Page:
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On balance, the impact of Nazi policies on living standards in Germany in the years 1933-39 was unfavourable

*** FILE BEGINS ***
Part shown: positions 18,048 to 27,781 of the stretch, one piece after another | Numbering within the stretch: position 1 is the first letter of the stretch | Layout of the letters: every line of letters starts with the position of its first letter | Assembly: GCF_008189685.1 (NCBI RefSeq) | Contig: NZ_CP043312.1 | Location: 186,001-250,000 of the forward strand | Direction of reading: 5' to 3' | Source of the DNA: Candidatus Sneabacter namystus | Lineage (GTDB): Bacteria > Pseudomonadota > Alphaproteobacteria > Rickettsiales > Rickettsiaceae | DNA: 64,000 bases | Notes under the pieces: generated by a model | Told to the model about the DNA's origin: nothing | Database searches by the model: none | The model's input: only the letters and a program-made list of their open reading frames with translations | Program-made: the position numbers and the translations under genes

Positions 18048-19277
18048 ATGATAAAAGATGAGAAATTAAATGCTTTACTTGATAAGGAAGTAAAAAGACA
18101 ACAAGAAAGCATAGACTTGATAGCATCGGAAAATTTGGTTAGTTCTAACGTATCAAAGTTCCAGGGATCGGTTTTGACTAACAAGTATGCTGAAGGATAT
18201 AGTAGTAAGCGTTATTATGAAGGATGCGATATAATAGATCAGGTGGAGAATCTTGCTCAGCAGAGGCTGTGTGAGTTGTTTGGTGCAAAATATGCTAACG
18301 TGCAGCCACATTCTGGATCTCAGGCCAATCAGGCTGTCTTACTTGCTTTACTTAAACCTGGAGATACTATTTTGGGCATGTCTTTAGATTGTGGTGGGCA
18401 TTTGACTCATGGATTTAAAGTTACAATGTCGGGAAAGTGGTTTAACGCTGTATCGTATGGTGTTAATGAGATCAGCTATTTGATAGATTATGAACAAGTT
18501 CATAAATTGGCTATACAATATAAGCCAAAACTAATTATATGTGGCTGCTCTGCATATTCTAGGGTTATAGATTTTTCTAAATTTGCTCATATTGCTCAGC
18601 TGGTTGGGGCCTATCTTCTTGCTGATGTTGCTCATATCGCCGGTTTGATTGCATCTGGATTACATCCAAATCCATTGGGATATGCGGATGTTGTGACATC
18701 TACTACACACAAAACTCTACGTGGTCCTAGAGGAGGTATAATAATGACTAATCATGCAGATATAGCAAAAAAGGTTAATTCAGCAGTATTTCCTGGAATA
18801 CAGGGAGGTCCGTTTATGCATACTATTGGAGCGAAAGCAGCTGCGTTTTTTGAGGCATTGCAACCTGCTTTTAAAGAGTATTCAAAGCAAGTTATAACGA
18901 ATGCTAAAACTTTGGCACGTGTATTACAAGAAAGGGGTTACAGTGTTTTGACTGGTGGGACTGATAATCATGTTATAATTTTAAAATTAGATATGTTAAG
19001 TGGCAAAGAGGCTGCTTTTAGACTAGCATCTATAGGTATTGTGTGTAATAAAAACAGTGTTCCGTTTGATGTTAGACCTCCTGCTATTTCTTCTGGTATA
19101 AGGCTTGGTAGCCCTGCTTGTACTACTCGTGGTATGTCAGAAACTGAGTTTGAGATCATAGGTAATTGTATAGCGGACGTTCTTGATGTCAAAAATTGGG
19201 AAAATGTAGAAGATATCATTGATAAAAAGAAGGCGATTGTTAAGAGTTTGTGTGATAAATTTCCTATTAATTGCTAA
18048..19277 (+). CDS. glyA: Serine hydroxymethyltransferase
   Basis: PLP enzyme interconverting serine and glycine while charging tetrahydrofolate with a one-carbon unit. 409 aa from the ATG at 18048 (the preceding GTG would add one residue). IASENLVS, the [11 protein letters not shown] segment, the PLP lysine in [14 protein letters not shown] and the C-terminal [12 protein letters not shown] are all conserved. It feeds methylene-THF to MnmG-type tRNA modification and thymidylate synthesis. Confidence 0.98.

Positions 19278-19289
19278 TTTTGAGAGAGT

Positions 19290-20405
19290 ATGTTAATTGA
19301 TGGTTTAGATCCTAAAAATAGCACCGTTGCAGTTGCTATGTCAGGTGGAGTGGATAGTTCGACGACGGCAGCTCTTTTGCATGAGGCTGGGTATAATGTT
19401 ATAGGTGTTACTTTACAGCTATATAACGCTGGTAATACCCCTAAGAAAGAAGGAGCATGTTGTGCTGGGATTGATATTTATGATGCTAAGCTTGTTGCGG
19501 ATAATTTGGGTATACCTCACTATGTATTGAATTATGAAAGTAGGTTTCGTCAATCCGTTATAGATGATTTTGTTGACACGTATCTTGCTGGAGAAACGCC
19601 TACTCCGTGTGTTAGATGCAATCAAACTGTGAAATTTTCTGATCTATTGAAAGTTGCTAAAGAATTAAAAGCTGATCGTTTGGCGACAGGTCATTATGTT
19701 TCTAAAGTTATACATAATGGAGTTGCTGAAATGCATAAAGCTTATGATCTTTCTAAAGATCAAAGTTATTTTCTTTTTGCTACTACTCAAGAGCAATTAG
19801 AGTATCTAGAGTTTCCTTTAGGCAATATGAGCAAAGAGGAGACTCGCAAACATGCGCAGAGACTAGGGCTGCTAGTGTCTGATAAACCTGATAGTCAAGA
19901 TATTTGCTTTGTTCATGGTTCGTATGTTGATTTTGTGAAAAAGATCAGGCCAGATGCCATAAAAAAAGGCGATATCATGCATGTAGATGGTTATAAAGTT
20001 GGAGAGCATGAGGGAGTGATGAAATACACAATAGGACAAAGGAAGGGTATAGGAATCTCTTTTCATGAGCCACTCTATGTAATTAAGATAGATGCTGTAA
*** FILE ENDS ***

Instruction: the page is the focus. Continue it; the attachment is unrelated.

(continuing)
Standard of living can be defined as the quantity and quality of goods available to the public. It could also be measured on how the standards affect people mentally and physically. In Nazi Germany between the years 1933 and 1939 the economy suffered horrendously and this meant that money was worth less and less goods were available to the public. Rearmament was the priority for the government from 1936 and Germany suffered as a result of this through lack of goods.The three main social classes in Nazi Germany were the workers, the Mittelstand and big businesses. The workers out of the three groups probably benefited from the Nazi’s policies the most. There was a huge raise in the number of jobs available to the workers. This meant that more people were being taken off of the unemployment register and more people were in employment. This would have been a huge benefit for this social class because although consumer goods were not being produced as they used to, more jobs in factories regarding rearmament were available.As this amount of people had been taken off of the unemployment register this meant that less people were ‘on the dole’. The average wage that people were receiving while working in the factories was ten times better than that of the dole money. This would mean that a rise in living standards would be achieved. I strongly believe that the workers benefited the most and the policies made the biggest difference on their lives than the other classes. The workers even received special bonuses for their hard work. They received Christmas bonuses and they were even given free motorbikes. Workers were needed greatly in order for the government to meet army’s demands for arms.As rearmament was the priority for Nazi Germany workers who were working in factories regarding armament were a lot better off than somebody working in consumer factories. The wages were a lot better simply because the demand was higher in terms of bullets, guns and tanks than it was for consumer goods. The arms were worth more and more people were needed to make this equipment and therefore they needed to be lured to the jobs. People would have been working with consumer goods for most of their life and it would have given them a living but the opportunity to earn more money was too high for them to turn down. I don’t believe that the Nazis should have gone ahead and decided to only concentrate on armament as it had too much of an impact on the country as it was lacking in consumer goods.The country needed these goods and the goods that were available were now worth so much more than they were before. In some cases the price of something could change from the time you pick it up in shop to the time when you pay for it. Although there was only a slight raise in living standards for the workers the Germans thought that their life was so much better because it was different to what they were used to. The workers thought that they owed a lot to the Nazis for the change in living and you can’t blame them. Although other social classes may have suffered from the Nazis policies the workers benefited hugely.There wages had risen and they were ten times better off than they were on the dole. From the workers point of view I would definitely say that the statement does not fall into the workers life. Their living standards had improved significantly and they had much better incomes than before. They did lose some freedom but that was made up for in facilities. The main loss for them though was the loss of any political power. They had suffered from their own benefits in a way. They were now receiving bonuses such as free motorbikes but they had lost their right to their own opinion politically.The Mittelstand were probably the biggest losers out of the three groups. A large portion of the Mittelstand lost their jobs, and living, through debt and reduction in specialised craftsmen. As the priority for the Nazis was rearmament the Mittelstand suffered from a reduction in imports and generally farm life was a thing of the past and people were now suffering from this. Farmers were losing their facilities and life was become very poor on farms. I don’t think that the future of Germany was in rural areas because the Nazis had started a new era in Germany and war was the long term situation in Germany.The rural population fell by 3% and this was probably mostly because farmers knew that their businesses wouldn’t sell like it used to and they had to get new jobs in factories that were in the city. They had to move on. The businesses that did stay on had to compete with larger firms as well and this simply wasn’t possible. I believe that the Nazis made huge mistakes in their actions and anyone who didn’t work in the city was going to lose out with the new policies. Rural life had been put to the side and it was simply worse off.Although it was mostly bad news for the Mittelstand it did have some positives from the Nazis policies. The value of trade almost doubled in Germany and this was simply because there was a lack of things to actually trade. The amount of consumer goods had dropped significantly and there was mass demand for goods. Any goods that were produced in rural Germany were now worth more because that was less of it to buy. Larger firms had little businesses in their back pocket because there were price freezes so the smaller firms couldn’t make any more money than the larger ones. The smaller businesses would struggle to make anything like what larger firms made before the new policies but afterwards they had no chance and this contributed to the commuting to the cities.One of the new laws introduced was ‘The Reich Entailed Farm Law’. The law was supposed to help smaller businesses, which was roughly around 33% of all farms. The law meant that farms couldn’t just be sold and they had to be ‘passed on’. Although the law was designed to help the smaller businesses it failed to do this. The Nazis had tried to help all areas of Germany but it was always destined to fail. I believe that rearmament was the main priority and they had worked on this in great detail and then they thought they’d better help other areas. I don’t think that they put enough effort in to help other areas of Germany and it suffered.The Mittelstand were huge losers in the whole. They simply had no real benefits and the minor ones that they did have weren’t ones that they could take advantage of. They couldn’t take advantage of the fact that the value of trade doubled because there was no goods top sell and smaller businesses were simply not big enough to compete with larger firms. Although people such as Otto Wagner and Gottfried Feder had expressed an interest in helping the Mittelstand they never really did help them and they therefore suffered from this as well.The big businesses are the final group and had a mixed bag in terms of gains and losses. They had an equal share and they would have benefited little but lost little. As there was a growing demand for food due to the lack of consumer goods the major landowners benefited greatly as they would sell their goods for more due to the growing demand. Most incomes varied for different firms. It depended on what goods they specialised in. Different goods were worth more than other. Businesses specialising in aeroplanes benefited the most simply because there was such a high demand for them. Armament was so vital for the preparation for the war that the production of Daimler-Benz aeroplanes rose by 800%.Some businesses were able to expand because of rearmament and this meant that they could produce more goods. Due to expansion more money was made and more goods could be produced. One of the main losses for the big businesses was that they could not have any imports. Although it would mean that there was a good balance of trade it meant that materials that could be required were not available. Another disadvantage was that the state controlled the trade of businesses. I imagine that businesses would have liked to control their own trade and to have somebody else doing it instead would have been a disadvantage as they wouldn’t have a great idea of how their trade was bearing.In conclusion I agree that ‘on balance, the impact of Nazi policies on living standards in Germany in the years 1933-39 was unfavourable’. The majority of people suffered more than they benefited. I just don’t think that the Nazis had considered everyone in their policies and it shows. They only seemed to care about rearmament and I think that this was the whole point of the Nazi party. As long as it was achieving what it wished it didn’t really care about what else happened. In the whole the Mittelstand didn’t benefit at all, the workers briefly benefited and the businesses benefited momentarily. There weren’t enough benefits to call the policies a success for the whole of Germany. Only certain areas actually benefited and this meant that Germany didn’t really receive any favours from the Nazi policies.